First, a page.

Humans as Self-Constructing Living Systems: Putting the Framework to Work

Humans as Self-Constructing Living Systems: Putting the Framework to Work

Humans as Self-Constructing Living Systems: Putting the Framework to Work

Humans as Self-Constructing Living Systems: Putting the Framework to Work

Excerpt

John R. Nesselroade andDonald H. Ford The Pennsylvania State University

Objectives

Our general objective in this chapter is to identify and discuss some of the critical methodological issues involved in the study of behavior, behavioral development, and change in humans. A more specific objective is to consider some of the implications of D. Ford (1987) conceptualization of humans as dynamic, self-organizing, and self- constructing living systems for dealing with these issues. In addition, we consider the impact of research methodologies on the interaction between knowledge-generation and knowledge-application activities in the study of human development. Too frequently, professionals find it difficult to relate to practical human concerns in scholarly writings, and scholars find it difficult to translate the beliefs that guide professional applications into testable forms. In this chapter we argue that the lack of desirable synergy between knowledge generation and knowledge application results in part from dominant research design traditions and that the synergy can be increased with certain modifications and elaborations of these traditions.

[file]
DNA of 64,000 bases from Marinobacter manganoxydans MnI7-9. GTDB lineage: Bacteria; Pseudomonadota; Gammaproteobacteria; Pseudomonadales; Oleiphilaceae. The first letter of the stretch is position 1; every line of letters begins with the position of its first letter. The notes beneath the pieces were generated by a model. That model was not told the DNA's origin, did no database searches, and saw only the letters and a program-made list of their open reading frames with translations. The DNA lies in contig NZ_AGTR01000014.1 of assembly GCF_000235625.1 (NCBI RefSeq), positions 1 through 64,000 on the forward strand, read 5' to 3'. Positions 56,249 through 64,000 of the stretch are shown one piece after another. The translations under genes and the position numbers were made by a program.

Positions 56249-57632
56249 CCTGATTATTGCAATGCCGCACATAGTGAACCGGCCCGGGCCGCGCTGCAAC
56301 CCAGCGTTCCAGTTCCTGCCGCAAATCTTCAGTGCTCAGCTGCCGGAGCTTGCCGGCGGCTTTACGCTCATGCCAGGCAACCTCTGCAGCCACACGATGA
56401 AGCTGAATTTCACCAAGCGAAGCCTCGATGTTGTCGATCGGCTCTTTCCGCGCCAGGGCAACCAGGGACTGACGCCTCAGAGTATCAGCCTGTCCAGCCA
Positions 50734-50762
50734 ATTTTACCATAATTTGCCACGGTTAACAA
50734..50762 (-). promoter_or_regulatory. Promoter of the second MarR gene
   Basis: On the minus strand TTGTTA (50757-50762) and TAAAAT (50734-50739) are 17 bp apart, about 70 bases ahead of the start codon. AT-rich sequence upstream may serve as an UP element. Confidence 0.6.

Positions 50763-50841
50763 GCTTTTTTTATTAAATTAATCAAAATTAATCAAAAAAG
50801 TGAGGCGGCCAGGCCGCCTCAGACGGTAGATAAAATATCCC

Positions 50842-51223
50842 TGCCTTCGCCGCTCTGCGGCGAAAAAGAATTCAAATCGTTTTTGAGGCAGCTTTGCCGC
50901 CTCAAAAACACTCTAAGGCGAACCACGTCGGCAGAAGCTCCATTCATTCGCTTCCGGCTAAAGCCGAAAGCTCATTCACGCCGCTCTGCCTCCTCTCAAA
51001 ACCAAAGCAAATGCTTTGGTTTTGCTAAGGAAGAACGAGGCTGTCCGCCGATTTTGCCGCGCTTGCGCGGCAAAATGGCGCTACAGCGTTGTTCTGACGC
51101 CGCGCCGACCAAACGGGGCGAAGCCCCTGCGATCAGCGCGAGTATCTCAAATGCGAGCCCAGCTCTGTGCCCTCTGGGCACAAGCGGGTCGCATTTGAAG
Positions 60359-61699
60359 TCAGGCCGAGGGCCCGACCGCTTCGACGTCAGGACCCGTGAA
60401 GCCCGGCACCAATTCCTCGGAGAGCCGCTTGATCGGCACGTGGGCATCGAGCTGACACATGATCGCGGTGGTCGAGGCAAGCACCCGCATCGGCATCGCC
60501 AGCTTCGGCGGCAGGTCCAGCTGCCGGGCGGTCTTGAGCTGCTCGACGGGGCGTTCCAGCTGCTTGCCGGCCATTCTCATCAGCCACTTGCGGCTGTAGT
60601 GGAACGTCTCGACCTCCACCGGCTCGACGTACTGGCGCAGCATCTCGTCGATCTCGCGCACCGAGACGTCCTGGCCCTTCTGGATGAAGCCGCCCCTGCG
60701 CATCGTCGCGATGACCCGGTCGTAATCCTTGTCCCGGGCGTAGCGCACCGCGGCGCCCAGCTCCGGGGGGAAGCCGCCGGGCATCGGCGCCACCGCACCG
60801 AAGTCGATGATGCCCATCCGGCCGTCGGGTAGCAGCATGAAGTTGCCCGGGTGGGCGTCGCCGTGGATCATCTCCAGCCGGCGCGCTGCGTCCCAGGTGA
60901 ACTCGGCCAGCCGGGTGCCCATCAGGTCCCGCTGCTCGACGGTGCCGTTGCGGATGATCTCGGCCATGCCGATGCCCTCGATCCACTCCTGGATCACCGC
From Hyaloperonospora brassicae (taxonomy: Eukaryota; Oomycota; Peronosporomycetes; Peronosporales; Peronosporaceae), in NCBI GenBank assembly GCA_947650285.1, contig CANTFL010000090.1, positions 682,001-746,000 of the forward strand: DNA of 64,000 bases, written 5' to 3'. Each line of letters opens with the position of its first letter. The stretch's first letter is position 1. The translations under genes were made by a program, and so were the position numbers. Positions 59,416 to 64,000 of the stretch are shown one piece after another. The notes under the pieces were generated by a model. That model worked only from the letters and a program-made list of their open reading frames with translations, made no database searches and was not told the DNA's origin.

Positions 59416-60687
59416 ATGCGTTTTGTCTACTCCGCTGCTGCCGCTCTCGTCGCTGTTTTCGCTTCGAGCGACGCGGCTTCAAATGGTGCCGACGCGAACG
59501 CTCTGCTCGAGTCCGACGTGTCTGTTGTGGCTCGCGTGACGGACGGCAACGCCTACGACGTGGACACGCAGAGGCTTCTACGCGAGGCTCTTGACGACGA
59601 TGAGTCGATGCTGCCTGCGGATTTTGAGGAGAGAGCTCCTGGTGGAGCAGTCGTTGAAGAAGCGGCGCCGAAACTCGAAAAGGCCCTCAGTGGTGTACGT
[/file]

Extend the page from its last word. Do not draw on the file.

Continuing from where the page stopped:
Our strategy is to begin by examining several features of the linkage between researchers' methodological and theoretical orientations. We . . .

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